Being an immigrant in America, food from my country is linked to my very existence in so many complicated ways.
There’s the vaguely racist question I get from white Americans on a weekly basis– “What’s your favorite authentic Indian restaurant around here? Do you have any recommendations? Is it really authentic, though? Is it like what your mom cooks for you at home?” I often don’t have the heart to tell them that my mom rarely cooks, and when she does cook (if I request a favorite dish from my childhood), it definitely doesn’t resemble the nuclear-orange chicken tikka masala at the nearest Indian place.
My mom’s cooking is incredible, which makes it even more sad that I so rarely get to enjoy it. My two ultimate favorites are her chicken curry and her rajma, which I only get to eat whenever I am able to go home to India and visit. The thought of that rajma (a rich type of stew made with kidney beans) gets me through the 16-hour flights back home. It gets me through the coldest of winters here in New England, when I am left wondering why I ever chose to go to college in America in the first place. But my mom’s rajma is too hard to recreate in my kitchen, so I default to the chicken curry recipe. This is my ultimate comfort food; it is guaranteed to cheer me up after the worst day of classes, casual racism from my peers, Donald Trump’s anti-Muslim vitriol, etc. My housemates always know when I am feeling homesick– they can smell the frying onions and coriander.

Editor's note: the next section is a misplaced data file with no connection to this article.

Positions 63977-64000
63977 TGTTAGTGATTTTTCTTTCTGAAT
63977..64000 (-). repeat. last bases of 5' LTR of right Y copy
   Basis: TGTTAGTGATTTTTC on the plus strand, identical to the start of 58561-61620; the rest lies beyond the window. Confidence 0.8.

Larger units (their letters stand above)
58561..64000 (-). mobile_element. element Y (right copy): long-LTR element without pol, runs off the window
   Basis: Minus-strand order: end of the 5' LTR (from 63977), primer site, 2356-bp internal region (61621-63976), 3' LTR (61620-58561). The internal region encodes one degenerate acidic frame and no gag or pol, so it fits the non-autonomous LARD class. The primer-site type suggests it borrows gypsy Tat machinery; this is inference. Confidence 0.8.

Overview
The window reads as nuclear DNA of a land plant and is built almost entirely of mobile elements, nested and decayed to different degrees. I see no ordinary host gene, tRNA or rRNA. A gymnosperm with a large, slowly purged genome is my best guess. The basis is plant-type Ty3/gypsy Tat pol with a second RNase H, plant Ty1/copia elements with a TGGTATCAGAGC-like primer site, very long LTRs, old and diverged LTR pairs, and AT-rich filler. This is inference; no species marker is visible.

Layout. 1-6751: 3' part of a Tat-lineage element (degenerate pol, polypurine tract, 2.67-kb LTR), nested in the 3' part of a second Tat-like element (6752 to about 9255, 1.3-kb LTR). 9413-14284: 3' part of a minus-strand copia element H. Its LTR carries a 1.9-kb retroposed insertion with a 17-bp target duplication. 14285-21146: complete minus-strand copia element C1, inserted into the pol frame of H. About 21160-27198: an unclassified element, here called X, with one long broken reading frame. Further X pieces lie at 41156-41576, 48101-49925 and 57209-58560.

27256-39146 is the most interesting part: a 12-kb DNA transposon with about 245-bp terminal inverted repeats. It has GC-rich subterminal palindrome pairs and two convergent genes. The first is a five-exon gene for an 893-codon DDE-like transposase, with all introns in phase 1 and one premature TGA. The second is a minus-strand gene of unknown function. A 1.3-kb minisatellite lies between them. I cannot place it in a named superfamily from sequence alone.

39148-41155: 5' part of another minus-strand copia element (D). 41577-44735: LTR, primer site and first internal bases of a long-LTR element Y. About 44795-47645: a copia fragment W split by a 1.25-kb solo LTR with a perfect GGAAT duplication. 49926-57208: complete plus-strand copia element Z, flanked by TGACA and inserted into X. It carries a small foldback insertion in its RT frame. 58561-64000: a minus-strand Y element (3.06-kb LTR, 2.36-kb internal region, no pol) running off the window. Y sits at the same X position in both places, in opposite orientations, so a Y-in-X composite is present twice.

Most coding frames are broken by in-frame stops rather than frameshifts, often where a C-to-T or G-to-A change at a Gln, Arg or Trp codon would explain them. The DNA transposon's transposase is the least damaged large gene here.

I suppose that’s why, when I failed to cook my mother’s chicken curry, it felt like I was failing myself. I was failing as an immigrant, as an Indian, and as an adult.
But in this political climate, in Trump’s America, I cannot afford to make myself feel guilty in this way anymore. I know now, more than ever, immigrants like myself must find new ways to survive. I am reevaluating what my survival looks like. Sometimes, it looks like asking the kind lady at the threading salon where she buys her mango pickle. Sometimes, it looks like piling all my friends into a dorm room and watching a Bollywood movie (with or without subtitles). Sometimes it looks like forgiving myself for all the little failures of life. And sometimes, it looks like ditching the homemade naan and ordering chicken tikka masala on Grubhub.
Which is exactly what I did that afternoon on the kitchen floor.